Behind the 2016 Menschel Exhibitiion
January 27, 2016
The 19th annual Benjamin Menschel Fellowship Exhibition opens on Tuesday, February 2 showcasing the student projects in art, architecture, design and engineering funded by the fellowship program. As it has many times in the past, this year's exhibition takes up multiple spaces throughout the Foundation Building and features photographs, documentation and other works relating to subjects both near and far.
Students in their junior year, or fourth-year architecture students, can apply for the fellowship either individually or as a group. A committee of interdisciplinary faculty selects the fellows, who are awarded funding, typically capped at $4500, to pursue their projects over the summer. The program culminates with an exhibition of the work the following February. The 2015 Menschel Fellows are Lauren Bishop (Art) and Max Gideonse (Architecture); Sam Choi (Architecture) and Cassandra Engstrom (Architecture); Ari Ferdman (Art); Brandon Lockfoot (Art); and Vanessa Tai (Architecture).
"This year, I see the theme of time,” says Sohnya Sayres, associate professor of humanities and the director of the Menschel Fellowship Program. “There are two projects about what is immediate and temporary—performance art (Ari Ferdman) and the hidden poetry of city bicycle messengers as they speed by (Brandon Lockfoot). The other three projects explore long-standing cultural traditions – the Korean Joseonjok people (Sam Choi and Cassandra Engstrom), disappearing villages in Greece and Turkey (Lauren Bishop and Max Gideonse), and terrace farming in China (Vanessa Tai). The visitor is invited to contemplate what is fast and transitory, what is lost and permanent in our lives."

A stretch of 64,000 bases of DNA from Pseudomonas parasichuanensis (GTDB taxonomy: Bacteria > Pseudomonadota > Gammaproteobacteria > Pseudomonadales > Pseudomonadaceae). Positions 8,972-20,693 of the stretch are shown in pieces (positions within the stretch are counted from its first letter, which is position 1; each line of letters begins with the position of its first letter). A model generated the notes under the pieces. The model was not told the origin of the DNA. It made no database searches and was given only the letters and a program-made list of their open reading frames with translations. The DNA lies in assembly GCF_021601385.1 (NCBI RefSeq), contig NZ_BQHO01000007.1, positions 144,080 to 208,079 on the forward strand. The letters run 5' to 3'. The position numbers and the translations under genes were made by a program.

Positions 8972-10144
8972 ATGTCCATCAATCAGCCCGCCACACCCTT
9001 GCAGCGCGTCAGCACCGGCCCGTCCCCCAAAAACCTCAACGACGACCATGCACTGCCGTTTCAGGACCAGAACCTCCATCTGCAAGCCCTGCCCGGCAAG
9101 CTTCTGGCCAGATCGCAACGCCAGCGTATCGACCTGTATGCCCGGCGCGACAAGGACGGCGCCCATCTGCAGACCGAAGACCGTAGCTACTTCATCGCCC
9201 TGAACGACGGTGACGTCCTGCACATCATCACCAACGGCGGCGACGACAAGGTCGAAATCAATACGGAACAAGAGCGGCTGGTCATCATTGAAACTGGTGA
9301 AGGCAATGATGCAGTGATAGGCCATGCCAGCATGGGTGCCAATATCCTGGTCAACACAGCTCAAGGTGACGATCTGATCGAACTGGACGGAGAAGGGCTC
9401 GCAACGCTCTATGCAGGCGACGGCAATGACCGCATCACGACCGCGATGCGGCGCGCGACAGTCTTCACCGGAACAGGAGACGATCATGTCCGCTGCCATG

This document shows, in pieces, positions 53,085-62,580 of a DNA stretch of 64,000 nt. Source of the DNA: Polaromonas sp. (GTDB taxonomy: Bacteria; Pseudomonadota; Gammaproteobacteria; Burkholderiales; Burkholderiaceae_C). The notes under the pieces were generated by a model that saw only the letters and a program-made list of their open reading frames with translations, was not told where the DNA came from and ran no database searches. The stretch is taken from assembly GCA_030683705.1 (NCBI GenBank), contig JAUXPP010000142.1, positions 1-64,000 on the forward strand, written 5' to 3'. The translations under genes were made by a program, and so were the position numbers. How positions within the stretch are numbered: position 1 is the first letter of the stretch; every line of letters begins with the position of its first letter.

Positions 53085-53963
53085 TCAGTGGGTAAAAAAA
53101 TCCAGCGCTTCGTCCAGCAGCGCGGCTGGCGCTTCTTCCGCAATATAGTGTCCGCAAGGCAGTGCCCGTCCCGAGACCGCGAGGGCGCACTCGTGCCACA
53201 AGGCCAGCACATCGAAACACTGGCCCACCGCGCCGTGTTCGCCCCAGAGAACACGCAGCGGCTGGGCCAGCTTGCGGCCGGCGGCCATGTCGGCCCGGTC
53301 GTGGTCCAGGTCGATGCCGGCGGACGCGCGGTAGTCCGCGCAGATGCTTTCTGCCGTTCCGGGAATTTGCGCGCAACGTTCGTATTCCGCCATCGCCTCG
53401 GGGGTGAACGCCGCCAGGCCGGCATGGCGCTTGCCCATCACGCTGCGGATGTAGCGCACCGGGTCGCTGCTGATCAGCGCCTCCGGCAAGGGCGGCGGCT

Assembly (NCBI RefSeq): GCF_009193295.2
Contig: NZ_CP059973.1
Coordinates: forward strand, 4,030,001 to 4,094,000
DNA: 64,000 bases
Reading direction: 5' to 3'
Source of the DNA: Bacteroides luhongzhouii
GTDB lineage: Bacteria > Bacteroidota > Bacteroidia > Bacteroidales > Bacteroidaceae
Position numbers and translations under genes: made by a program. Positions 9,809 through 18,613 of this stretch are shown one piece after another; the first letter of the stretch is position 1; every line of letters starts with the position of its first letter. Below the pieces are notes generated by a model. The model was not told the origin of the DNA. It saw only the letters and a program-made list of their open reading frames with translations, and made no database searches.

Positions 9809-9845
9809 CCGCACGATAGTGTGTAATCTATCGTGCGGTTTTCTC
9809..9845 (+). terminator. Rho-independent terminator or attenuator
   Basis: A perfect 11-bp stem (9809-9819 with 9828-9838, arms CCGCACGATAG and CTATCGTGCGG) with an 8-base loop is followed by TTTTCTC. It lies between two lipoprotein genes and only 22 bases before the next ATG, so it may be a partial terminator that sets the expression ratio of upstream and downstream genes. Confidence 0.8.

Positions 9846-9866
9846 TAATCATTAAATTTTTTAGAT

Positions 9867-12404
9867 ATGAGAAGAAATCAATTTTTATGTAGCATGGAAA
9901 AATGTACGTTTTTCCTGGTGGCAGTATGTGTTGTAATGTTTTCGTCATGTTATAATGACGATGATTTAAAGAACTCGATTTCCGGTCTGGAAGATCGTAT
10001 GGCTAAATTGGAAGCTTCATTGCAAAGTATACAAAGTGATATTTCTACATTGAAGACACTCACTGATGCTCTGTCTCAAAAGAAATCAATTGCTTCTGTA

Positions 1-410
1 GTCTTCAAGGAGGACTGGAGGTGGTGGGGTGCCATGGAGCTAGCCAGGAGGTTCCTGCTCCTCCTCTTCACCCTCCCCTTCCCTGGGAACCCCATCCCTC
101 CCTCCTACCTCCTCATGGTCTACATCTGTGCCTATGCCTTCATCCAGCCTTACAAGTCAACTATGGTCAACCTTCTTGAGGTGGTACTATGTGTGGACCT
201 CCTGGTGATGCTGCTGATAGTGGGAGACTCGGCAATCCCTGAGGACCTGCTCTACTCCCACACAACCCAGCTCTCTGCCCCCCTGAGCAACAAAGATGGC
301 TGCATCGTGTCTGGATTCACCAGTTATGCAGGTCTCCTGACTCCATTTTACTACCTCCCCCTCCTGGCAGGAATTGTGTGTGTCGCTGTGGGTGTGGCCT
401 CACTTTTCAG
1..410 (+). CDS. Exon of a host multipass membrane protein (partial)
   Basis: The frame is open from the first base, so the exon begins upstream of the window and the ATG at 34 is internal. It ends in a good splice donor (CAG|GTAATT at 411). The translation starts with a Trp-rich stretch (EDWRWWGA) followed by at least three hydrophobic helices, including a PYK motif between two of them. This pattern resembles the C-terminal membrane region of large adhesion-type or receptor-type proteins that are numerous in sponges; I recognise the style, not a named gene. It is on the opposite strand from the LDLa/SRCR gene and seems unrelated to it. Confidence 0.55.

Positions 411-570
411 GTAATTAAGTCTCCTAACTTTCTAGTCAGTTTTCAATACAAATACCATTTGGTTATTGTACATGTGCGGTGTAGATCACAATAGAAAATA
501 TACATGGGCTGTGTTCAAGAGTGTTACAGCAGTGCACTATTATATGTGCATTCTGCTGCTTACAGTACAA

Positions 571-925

The Benjamin Menschel Fellowship Program to support creative inquiry was endowed by a grant from the Horace W. Goldsmith Foundation in 1994. Richard Menschel, managing director of the Goldsmith Foundation at the time, awarded the generous grant named for his father, Benjamin. “We are pleased that the fellowships have enabled Cooper students to follow their imaginations, literally and figuratively,” Mr. Menschel and his wife, Ronay, wrote in a joint email. "We like that every project provides a unique examination of its topic which has enabled the participating student to learn far more about people, communities, and traditions—as well as art and architecture—than probably originally conceived.”
Sayres hopes to see more engineering students apply for the program in the future. Though Menschel fellows historically travel for their projects, she says transformative research done here in a Cooper laboratory is just as encouraged. Applications for 2016 are being accepted until April 1.
The 2015 Benjamin Menschel Fellowship Exhibition opens with a reception on Tuesday, February 2 from 6 to 8 p.m. in the Foundation Building, 7 East 7th Street. The exhibition will be on display through February 19, 11 a.m. to 7 p.m.